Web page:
A lot of houseplants die, but they don’t have to. Their owners kill them — by trying to help them. They use too much water.
“Overwatering is the worst thing you can do,” said Dennis Milliken, a founding director of Merryspring Nature Center in Camden who works at Green Thumb Nursery in Rockport. “Houseplants would rather be on the dry side.”
Milliken said most houseplants need watering only about once a month. Even though Maine homes are dry during the winter, because the cold winter air gets drier as it is heated, that does not mean plants need a lot of water.
Temperature is not a big problem for houseplants, he said, even though most thrifty Mainers keep their heat low at this time of year.
“Most of the tropicals will take it OK on the cool side, as long as you don’t get down below 50 or 55 degrees,” he said. “You should try for bright light, of course, although some things will take a lot of shade.”
Which brings us to Milliken’s next advice: Pick the right plant.
When asked what are the easiest houseplants to grow, the first two he mentioned were peperomia and hoyas, and they are quite different — although they both will stand it if you forget to water them and they don’t need bright light.
Peperomia is a member of the pepper family, grown for its foliage rather than for its flowers. There are many different peperomias, coming in different colors, leaf shapes and plant shapes. Many of them are variegated, and the leaves come in different textures. They need good drainage and don’t need much fertilizer.
The hoya is a vine, and Milliken recommends letting it climb up drapery rods or other items so it shows itself off to the best advantage.
“Hoya is pretty, both for its foliage and its flowers,” he said. “When it blooms the flowers are very fragrant.”
But there are other plants that are quite easy, as well.
He likes streptocarpus because they are easy to care for and will produce flowers all year long. With good care, streptocarpus bloom prolifically, usually in a blue purple sort of trumpet-shaped flower.
“Bromeliads are a nice plant, and you don’t see them too much,” Milliken said. “They flower and they don’t take much work. As soon as they bloom, the mother plant is going to die, so you just divide off the pups and replant them, producing three or more plants. The flowers last for a long time.”
In watering bromeliads, you keep water in the small cups formed by the blossoms, and he said you can use those blossoms as a vase for other small flowers. We’ve had bomeliads in our house for years and only had problems with a cat who was allergic to them.
Milliken also suggested another plant that we used to grow: pittosporum. We had the variegated version which bloomed each spring with sort of an orange blossom fragrance.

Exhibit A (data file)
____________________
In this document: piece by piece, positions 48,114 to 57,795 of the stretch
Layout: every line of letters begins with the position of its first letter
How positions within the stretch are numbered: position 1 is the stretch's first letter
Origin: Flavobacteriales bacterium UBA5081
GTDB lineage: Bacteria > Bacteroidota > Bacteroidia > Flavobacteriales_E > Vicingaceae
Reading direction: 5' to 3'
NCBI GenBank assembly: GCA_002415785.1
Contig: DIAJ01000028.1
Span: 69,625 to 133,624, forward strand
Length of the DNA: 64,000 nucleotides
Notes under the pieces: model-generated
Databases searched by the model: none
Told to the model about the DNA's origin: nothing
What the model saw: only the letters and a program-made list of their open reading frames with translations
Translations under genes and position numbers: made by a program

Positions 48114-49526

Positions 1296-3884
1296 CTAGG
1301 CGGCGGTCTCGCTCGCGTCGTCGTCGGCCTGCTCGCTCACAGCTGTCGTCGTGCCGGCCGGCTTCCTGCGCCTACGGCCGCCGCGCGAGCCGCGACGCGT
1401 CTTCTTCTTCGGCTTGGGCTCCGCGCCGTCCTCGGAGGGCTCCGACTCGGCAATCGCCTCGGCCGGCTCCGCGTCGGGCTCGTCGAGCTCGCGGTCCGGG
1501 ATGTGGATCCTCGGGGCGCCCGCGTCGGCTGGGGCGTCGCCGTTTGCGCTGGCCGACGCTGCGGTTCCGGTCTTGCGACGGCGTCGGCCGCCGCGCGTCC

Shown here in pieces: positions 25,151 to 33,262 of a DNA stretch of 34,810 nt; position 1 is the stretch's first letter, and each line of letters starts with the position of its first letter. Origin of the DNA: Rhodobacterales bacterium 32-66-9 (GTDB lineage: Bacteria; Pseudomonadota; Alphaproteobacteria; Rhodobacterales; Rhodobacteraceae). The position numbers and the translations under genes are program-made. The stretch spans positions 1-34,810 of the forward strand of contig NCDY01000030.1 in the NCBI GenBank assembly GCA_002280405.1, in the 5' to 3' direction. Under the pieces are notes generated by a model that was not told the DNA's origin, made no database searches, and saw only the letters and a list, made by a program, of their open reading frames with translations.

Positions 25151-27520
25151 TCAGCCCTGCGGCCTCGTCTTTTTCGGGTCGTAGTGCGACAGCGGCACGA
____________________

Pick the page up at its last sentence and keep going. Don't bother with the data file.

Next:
Those are just a few of the houseplants mentioned by Milliken and you can try any of those if you haven’t had success in the past. But if you have experience, or after you have succeeded with these, you can branch out.
Go to a nursery or garden shop that has a plant specialist on staff, find a plant you like and ask the expert if that plant will grow in the conditions you have at home. The expert will be glad to give you advice.
Milliken said that plants don’t need much fertilizer and he suggests a quarter-strength fertilizer solution every time you water, which as he said can be as little as once a month.
There are diseases and pests that can affect houseplants but — and Milliken repeated this one several times — if you do not overwater you can avoid root rot and fungal diseases.
Scale and mealy bugs, which are related, are a common problem that Milliken said can be controlled easily with Imidacloprid, the active ingredient in Bayer Advanced products check your local nursery or hardware store). He said the systemic works better when applied to the leaves rather than as granules on the soil.
For those opposed to such chemicals, you can apply canola oil or other vegetable oil once a month in modified indoor version of dormant oil spraying.
Spider mites are a bigger problem, but there are products from Bayer and Bonide that will deal with those. Neem oil products work on aphids.
Pruning and repotting houseplants depends on the plant — and the person, Milliken said. Some people like the plants to have a certain shape, and they will prune them more often, but it probably does not have to be done more than twice a year.
Repotting varies by the plant. Some plants like to be pot-bound (clivia being the one that comes instantly to mind), but Milliken said that on average once a year repotting would be the most required.
“With succulents, you sometimes have to repot because the tops get so big they will tip over if you don’t put them in a bigger pot,” he said.
Milliken believes that houseplants should be taken outside during the summer.
“They love the fresh air,” he said. “The inside air gets stagnant. And they are getting fresh water, which is different from city water, with all the chemicals in it.”
He did advise that when you first put the plants outside, you should keep them in the shade and out of the wind for a few weeks until they have adjusted. And when you bring them back inside as our weather turns cold, don’t worry if some of their leaves yellow and drop off, they will recover.
And watch carefully for insects and other visitors that may have come inside in the plant pots.
Tom Atwell has been writing the Maine Gardener column since 2004. He is a freelance writer gardening in Cape Elizabeth and can be contacted at 767-2297 or at: